Well, we finally did it. We managed to make it to ACL (Austin City Limits Music Festival) and enjoy it without a hitch. My son and my husband enjoyed the Monsters and Men show on Sunday afternoon at the last day of the ACL Festival. Also, if you have a disability, there is an ADA station that you can go to near the entrance to the festival where they have ADA porta potties that are locked and only for people with a disability. They also provide you with an ADA wristband, and if there is room, you can watch some of the bands from an ADA access stage.
The one hiccup is exiting the festival. Once my son is done, he’s done. So, we needed an exit that didn’t require fighting our way back through the huge crowds. To hopefully figure out a solution, I wrote a letter to the ACL festival after we went and asked about next year’s exit plan for people that have autism and need to leave from another exit without fighting through 70,000 people to get back to the one exit gate. The promoters said they would look into this issue for the 2016 concert. So, we’ll see.
I never thought ACL would work, but my son asked to go, he said, “Pretty please, por favor.” So, how could I refuse such a polite request?
My philosophy on outings is…I just try different events with my son and sometimes they’re just not fun and we leave early, and sometimes, with the right supports, we can make it 20 minutes or an hour and that makes everyone really happy. When we left he was very proud of himself and said, “I made it through the whole concert.” Meaning, he made it through an entire act before leaving. We will be back next year!
On Black Friday, while millions were flocking to the malls and superstores for deals, my family relaxed at a beautiful Austin location–The Lady Bird Johnson Wildflower Center.
Image from Wildflower.org website
The new “Luci and Ian Family Garden” is just wonderful. In fact, my son says it’s like “A Village of Wonder!” He could have stayed for a few hours which is really saying a lot because we normally just spend around 30 minutes at most places due to the usual cuprits–crowds, noise, or boredom. While we were there, he was wandering around and exploring and really grooving on the beauty of this new addition to the Wildflower Center. It’s “autism friendly” because there is just so much space to roam and no prescribed way that visitors are expected to interact with the park. This kind of natural setting + open areas = our most successful outings.
Also, as a bonus for the entire family, the Lady Bird Center boasts a restaurant. It’s small and quiet (perfect for keeping sensory overload at bay) and has several gluten-free options. Nothing specifically gluten-free, but there are options, like baked potatoes, salads and chicken dishes. From this limited menu, we were able to cobble together a very healthy meal for our son who is on the gluten-free, dairy-free diet that many kids on the spectrum live on.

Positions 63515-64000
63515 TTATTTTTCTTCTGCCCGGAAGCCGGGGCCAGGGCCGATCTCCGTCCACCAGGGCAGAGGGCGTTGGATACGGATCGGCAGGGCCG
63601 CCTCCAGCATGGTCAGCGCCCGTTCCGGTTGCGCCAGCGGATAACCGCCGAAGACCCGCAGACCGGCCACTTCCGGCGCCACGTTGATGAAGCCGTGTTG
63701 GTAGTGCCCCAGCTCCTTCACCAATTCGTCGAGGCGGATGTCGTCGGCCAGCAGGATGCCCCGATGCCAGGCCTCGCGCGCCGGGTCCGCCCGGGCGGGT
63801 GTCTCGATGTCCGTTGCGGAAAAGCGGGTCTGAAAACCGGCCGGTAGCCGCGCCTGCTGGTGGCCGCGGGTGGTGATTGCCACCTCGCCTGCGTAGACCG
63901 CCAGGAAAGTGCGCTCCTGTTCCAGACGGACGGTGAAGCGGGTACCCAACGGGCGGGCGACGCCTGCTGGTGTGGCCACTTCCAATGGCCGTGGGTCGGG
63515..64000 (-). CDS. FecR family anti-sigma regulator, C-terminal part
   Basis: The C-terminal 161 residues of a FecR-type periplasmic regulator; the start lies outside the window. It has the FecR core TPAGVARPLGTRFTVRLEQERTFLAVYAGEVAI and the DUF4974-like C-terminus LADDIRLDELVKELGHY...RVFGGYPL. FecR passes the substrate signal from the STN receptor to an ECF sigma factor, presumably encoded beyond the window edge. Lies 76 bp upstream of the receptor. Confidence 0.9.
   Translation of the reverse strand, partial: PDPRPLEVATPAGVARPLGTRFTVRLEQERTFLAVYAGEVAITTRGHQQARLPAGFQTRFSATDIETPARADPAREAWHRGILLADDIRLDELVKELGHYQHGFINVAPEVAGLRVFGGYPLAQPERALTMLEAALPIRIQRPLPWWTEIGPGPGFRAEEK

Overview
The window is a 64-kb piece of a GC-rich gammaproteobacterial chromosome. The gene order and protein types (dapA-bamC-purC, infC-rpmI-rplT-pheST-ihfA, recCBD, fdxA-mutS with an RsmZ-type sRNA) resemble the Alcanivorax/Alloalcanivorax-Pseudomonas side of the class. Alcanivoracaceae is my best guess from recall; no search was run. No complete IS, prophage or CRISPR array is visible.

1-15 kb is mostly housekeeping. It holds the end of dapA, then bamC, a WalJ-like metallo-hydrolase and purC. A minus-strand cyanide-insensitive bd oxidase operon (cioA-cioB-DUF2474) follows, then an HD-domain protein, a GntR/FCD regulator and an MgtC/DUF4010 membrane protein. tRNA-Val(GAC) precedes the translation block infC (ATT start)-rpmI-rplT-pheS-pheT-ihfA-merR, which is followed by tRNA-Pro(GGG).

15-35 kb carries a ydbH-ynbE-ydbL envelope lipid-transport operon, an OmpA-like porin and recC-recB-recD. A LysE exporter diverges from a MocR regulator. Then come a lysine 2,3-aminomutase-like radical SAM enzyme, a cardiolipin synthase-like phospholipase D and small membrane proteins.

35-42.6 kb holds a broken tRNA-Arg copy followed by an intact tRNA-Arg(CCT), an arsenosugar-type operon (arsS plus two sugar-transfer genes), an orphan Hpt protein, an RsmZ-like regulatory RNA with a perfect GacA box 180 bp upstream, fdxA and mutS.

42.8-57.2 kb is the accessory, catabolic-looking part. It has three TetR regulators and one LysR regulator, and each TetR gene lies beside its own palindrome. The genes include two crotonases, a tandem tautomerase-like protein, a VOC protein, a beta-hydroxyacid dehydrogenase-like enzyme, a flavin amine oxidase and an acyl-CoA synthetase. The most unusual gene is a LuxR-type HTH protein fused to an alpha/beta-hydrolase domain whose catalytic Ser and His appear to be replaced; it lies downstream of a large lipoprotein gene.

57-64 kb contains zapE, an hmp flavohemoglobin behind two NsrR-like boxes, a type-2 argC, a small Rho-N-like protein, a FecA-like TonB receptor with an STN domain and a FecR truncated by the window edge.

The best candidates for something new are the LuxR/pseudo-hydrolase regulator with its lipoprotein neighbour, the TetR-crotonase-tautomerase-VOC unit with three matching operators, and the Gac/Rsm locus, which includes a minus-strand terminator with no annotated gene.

On the Autism Friendly scale: Our family gives this family field trip location a BIG thumbs up for beauty, calm, and best of all, wonder.
Well, I’m running about a month behind on this post, but didn’t want to let the year go by without saying that The Austin Trail of Lights has special needs accommodations and we found the event to be a really great experience for our son with autism and our typically developing toddler.
The event was a success because they had early entry (around 6:15 p.m.) for anyone saying they had a special need, or at least this is what the organization told me when I wrote them an email asking about early entry, or special entry. However, I didn’t take any chances, and went ahead and bought the “fast pass” parking called the ZiP pass and the ZiP pass entrance, which allows you to enter 45 minutes before the big crowds of people and at the same time as the special needs visitors. I highly recommend this ZiP pass if you can afford it. I was told in an email from Trail of Lights that anyone with a disability could enter at 6:15, but when we got there, none of the volunteers were familiar with this, so I’m glad that I bought the early entrance package for $60. (I think that’s how much it was, if it was a little more, it wasn’t much more.)
My son cannot handle large crowds, so I went expecting to just leave right away, but the early entry allowed us to enjoy this experience together and I was so thankful for it. If you have a child with special needs, you know that it’s sometimes hard to find activities that you can do as a family and I was so grateful for the magical experience we had together at the 49th annual Austin Trail of Lights in Zilker Park. We will make this an annual visit as long as their are special accommodations. Without it, I think it would prove too challenging to wait in long lines and be so crowded while looking at the colorful displays.
So, now you’ve got 10 months to plan your visit for the 50th anniversary Trail of Lights coming in December 2014.